用最严密法治保护生态环境

Under a loggia, flowery with mosaics of jasper and carnelian, the emperor, seated on a white marble throne embroidered with carving, administered justice. At his feet, on a raised stone flag, the divan, his prime minister took down the despot's words, to transmit them to the people who were kept at a respectful distance under a colonnade, forming a verandah round the imperial palace. [Pg 292]

In front of us were men loaded with bundles or with children; old women gasping as they leaned on long staves; chattering women with green or pink or white veils, their arms full of sheaves of flowers. By each little templebetween which there are[Pg 71] kiosks, sheltering innumerable grinning idolstrees grow, and under their shade the pilgrims break the climb with a short rest. In a palankin, carried by two men, a slim woman's figure was borne past, in a pink gauze dress spangled with silver; her feet and hands, beringed with silver and gold, were exquisitely delicate. For an instant her veil blew aside, showing her face, rigid with horrible white leprosy, only her almond-shaped black eyesbeautiful eyeswere alive with intense brilliancy, full of unfathomable woe. "And no medicine?"

In the heart of Girgaum, one of the suburbs of Bombay, at the end of a street, under a large areca palm an old man was selling grain and rice in open baskets. A whole flight of bickering sparrows settled on his merchandise, and he looked at them with happy good humour without scaring them away.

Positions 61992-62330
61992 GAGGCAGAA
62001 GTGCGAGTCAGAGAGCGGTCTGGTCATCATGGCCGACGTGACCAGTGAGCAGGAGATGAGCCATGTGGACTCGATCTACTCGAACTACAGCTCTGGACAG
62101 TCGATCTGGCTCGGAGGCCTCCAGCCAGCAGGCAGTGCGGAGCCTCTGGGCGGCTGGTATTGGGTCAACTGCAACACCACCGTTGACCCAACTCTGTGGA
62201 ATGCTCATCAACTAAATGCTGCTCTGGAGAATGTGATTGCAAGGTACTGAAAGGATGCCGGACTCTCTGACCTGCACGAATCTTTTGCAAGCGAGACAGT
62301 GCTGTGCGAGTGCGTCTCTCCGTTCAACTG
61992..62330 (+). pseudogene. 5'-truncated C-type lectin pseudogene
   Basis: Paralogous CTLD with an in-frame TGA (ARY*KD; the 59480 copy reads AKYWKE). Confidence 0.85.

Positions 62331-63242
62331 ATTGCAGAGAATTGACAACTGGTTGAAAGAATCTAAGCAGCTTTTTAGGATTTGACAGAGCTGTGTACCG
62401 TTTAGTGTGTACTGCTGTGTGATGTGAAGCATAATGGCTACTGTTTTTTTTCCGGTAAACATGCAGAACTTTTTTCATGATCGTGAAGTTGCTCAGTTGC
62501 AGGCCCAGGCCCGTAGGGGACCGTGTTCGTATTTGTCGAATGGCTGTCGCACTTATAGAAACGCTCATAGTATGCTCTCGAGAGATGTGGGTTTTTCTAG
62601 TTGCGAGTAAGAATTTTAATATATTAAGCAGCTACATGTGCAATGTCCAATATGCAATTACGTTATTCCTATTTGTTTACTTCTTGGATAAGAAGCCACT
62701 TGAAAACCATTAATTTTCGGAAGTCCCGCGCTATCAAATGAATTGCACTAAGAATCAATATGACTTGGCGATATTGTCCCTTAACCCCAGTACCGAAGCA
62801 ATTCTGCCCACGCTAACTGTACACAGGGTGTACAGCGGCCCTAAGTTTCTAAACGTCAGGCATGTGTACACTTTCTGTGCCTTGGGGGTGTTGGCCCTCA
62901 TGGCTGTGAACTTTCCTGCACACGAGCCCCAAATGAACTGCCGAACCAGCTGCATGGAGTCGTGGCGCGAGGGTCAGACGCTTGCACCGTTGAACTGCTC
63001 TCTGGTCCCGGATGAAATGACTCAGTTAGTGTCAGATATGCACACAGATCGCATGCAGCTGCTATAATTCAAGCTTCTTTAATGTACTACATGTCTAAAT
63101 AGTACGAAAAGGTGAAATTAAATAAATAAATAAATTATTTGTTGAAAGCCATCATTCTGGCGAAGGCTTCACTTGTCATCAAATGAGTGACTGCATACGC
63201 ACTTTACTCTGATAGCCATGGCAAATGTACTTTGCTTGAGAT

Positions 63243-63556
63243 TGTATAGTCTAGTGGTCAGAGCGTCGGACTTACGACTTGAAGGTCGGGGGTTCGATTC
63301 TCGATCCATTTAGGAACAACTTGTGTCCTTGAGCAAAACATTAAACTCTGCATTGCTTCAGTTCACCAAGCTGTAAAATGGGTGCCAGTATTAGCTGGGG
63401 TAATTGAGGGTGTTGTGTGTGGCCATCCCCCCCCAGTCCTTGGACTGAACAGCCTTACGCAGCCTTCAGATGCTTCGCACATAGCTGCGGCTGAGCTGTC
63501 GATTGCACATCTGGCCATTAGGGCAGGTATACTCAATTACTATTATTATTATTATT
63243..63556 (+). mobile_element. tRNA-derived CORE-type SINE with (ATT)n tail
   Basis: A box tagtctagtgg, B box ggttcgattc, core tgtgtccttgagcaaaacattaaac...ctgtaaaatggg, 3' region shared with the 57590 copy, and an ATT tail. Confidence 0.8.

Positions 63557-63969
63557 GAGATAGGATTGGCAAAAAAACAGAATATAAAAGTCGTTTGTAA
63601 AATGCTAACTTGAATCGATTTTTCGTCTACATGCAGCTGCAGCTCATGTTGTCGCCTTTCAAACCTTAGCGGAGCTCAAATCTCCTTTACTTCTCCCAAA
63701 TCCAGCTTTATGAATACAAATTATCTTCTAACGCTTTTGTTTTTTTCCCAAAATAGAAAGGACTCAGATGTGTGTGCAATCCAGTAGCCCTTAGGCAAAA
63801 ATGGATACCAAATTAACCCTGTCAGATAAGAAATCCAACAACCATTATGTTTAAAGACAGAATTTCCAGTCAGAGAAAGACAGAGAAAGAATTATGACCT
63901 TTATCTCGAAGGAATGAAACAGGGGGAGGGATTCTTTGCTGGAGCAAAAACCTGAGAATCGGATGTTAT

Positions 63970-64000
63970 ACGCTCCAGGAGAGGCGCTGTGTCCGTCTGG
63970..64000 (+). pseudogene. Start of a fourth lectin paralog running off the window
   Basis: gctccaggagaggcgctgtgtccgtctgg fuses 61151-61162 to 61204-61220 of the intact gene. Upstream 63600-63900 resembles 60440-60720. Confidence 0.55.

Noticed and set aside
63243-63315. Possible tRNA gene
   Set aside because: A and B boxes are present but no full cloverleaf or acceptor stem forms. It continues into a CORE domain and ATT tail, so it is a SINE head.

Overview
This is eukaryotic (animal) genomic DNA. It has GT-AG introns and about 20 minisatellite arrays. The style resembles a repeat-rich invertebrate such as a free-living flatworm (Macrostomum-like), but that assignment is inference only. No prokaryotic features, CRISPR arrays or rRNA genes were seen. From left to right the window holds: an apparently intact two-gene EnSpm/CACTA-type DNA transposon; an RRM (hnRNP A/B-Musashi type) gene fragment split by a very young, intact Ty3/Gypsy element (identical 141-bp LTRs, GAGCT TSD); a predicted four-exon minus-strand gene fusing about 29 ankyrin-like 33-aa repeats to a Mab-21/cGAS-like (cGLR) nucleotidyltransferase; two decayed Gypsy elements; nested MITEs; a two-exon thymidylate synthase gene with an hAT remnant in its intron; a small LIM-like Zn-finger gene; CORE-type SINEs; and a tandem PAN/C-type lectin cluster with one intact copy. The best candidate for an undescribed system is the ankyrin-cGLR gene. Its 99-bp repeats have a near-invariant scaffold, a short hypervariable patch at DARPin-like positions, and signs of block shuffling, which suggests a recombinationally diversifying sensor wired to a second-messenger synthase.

Under the cool shade of evening, the softening[Pg 44] touch of twilight, all this sculptured magnificence assumes an air of supreme grandeur, and calls up a world of legends and beliefs till the temples seem to recede, fading into the vapour of the blue night.

A little way off an old man was wrapping the naked body of a poor woman in a white cloth; then he fastened it to two poles to dip it in the river; finally, with the help of another Sudra, he laid the corpse on a meagre funeral pile, and went off to fetch some live charcoal from the sacred fire which the Brahmins perpetually keep alive on a stone terrace overlooking the Ganges. He carried the scrap of burning wood at the end of a bunch of reeds, and, praying aloud, walked five times round the pyre, which completely concealed the body. Then he gently waved the bunch of reeds, making them blaze up, and placed them beneath the wood, which slowly caught fire, sending up dense curling clouds of white vapour and slender tongues of flame, creeping along the damp logs that[Pg 167] seemed to go out again immediately. But suddenly the fire flared up to the top of the pile; the flesh hissed in the flame, and filled the air with a sickening smell.

After bathing, during their long prayers to the gods of the river, almost as sacred here as it is at Benares, the pilgrims threw grain to the half-tame fish. Steering vigorously with their tails, the creatures turned and rolled, making eddies of light in the water, and hurrying up to the falling grain occasionally upset the equilibrium of some old woman still taking her bath. At the top of the bank, in the blazing sunshine, two fakirs, squatting in the dusty road, remained unmoved by all this turmoil, seeing nothing, hearing nothing, absorbed in a fixed thought which concentrated their gaze[Pg 297] on an invisible point. The fall of an old woman into the Ganges, with all the shouting that such an incident entails in India, left them quite indifferent; they did not stir, did not even glance at the river as the woman was taken out unconscious.